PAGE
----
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Friday, October 17, 2008

FLASH! FIFTEEN FILIPINO ABSTRACTIONISTS




SOCIETY has been exposed to the creation of abstract art since people have existed, but recognizably, there are varying "levels" of abstraction. Depending on the degree of abstraction, the artist has to discover more ingenious ways of conveying that precise concept. At an instance in humans’ early history, cave walls became the canvasses of men and women who drew scenes of hunting, of their flourishing bounty, of race, moment and milieu. Contemporary painters, such as Jackson Pollock, articulated emotions and pure concepts on canvas. Because his work has been inclined to focus around the notion of order within chaos, Pollock is an eminent paradigm. The perception of victory or success in hunting has to be easier to express than the notion of orderly chaos. With more involved "subjects", the form of expression itself has to become flexible. Thus, the significance of abstract art.

In his essay Roots of Diversity in Philippine Contemporary Art, artist/writer/curator Ronald Hilario noted that “The early 1950's saw the triumph of the modernists over the conservatives. Thanks to the efforts of Lyd Arguilla of the Philippine Art Gallery in showcasing the art of the young modernists, abstraction gained a stronger foothold and soon became the dominant style. More informed in the aesthetics of cubism, surrealism, and expressionism, these young artists expanded the concern of Philippine visual arts from style to a broader exploration of the formal elements of visual art. The first non-representational paintings and sculptures appeared at this stage, and were developed to a higher level by the third wave of artists who came in during the 1960's to the 1970's. Some of the more active artists in this period were Vicente Manansala, Napoleon Abueva, Jose Joya, Cesar Legaspi, Arturo Luz, and Fernando Zobel. Texts on abstract art became more available to artists in the 60's. Modernist art theories were introduced and taught in the Philippine Fine Arts Schools by academics and artists such as Rod Paras Perez and Roberto Chabet. Readings of these texts paved the way for a more cerebral approach to art making. Conceptual Art, Minimalism, and Performance Art made their debut in the country. Artists also became more vocal about their works and some published their ideas in art journals such the Philippine Supplement in the 70's. The Marcos regime's patronage of the arts added muscle to many artists' projects. The Cultural Center of the Philippines (CCP), the centerpiece of the First Lady Imelda Marcos' cultural program, was established and became the home of non-objective art. During the tenure of artist-curators Ray Albano and Roberto Chabet the CCP galleries were sites of numerous abstract art exhibitions and performances. At the forefront of these activities were Ray Albano, Gus Albor, Roberto Chabet, Mars Galang, Ben Maramag, Lee Aguinaldo and David Medalla.”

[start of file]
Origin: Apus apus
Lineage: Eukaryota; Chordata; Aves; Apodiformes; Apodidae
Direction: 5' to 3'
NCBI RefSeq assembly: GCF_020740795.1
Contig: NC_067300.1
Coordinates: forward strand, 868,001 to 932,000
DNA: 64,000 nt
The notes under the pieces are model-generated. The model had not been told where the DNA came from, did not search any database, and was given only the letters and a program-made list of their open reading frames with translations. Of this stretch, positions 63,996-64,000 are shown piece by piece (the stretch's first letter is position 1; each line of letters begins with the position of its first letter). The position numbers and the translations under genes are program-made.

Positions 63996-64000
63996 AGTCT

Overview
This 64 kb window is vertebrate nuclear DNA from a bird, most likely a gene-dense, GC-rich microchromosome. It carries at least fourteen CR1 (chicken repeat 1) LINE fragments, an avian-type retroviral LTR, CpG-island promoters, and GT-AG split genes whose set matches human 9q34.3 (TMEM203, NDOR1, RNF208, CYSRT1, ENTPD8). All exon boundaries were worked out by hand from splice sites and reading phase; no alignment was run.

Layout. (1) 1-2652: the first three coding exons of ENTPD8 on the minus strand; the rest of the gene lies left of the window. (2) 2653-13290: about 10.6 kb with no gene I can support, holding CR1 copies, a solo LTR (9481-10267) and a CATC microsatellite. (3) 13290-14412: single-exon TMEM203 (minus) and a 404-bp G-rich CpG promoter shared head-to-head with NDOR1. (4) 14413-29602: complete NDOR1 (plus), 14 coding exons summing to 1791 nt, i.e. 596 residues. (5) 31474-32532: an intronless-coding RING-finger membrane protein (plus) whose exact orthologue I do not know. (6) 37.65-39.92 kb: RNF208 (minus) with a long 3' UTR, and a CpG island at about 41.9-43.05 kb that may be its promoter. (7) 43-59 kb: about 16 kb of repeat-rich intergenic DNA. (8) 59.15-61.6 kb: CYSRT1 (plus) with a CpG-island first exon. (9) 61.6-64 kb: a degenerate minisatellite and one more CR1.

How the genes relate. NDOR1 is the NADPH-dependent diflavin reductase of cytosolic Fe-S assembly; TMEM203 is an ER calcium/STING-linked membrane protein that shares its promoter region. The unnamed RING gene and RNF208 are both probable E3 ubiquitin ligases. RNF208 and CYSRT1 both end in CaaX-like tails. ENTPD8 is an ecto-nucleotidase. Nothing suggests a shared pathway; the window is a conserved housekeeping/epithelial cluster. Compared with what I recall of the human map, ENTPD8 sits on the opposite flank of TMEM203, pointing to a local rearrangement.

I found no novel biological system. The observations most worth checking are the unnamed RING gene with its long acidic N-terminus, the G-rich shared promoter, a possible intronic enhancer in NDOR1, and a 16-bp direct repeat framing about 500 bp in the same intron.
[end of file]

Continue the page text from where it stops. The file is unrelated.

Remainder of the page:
Modern art has usually been characterized by its inventiveness, and within this parameter, critics have looked to formal innovation to classify artworks in relation to their time, rather than place of origin. The nonrepresentational contemporary art that critics have made canonical was concerned with universal and transcendent aims, or with rendering concepts.

The title implies urgency, not the haphazard approach for art’s sake, but of the manner by which the artwork impacts on the viewer. It is the resultant realization when the message of the abstraction has been deciphered, and in this instant, that dawning comes charging fifteen times over. That ensuing speed, that consequential rush impinging on the cerebral, in a flash engulfs the aficionado.

This exhibition features drawings, paintings and sculptures – significant pieces designed to visually expound important concepts about abstraction and its history in a non-threatening manner copulated with the dynamic relationship between discourses, forms, and styles. From the deceased to the emergent, the artists in this exhibition were all vital to producing the FLASH, a uniquely positioned showcase of Philippine Abstraction.

Ross Capili, Danilo Garcia, Andrew de Guzman, Fitz Herrera, Raul Isidro, Alfredo Liongoren, Sio Montera, J Elizalde Navarro, Eghai Roxas, Hermi Santo, Sherwin Tan, Roy Veneracion, Phililip Victor, Javy Villacin and Nestor Olarte Vinluan.

FLASH! Fifteen Filipino Abstractionists shall be on view starting October 18, 2008 at Galerie Anna, 7th floor, Ramon Magsaysay Center, Roxas Boulevard corner Dr. J. Quintos Street, Manila 1004 Philippines. For more information and queries about the gallery and the exhibition, you can log on to www.galerieanna.com, contact Gallery Manager Mr. Joffrey Baylon at landline number (632) 5679483, or email at info@galerieanna.com.


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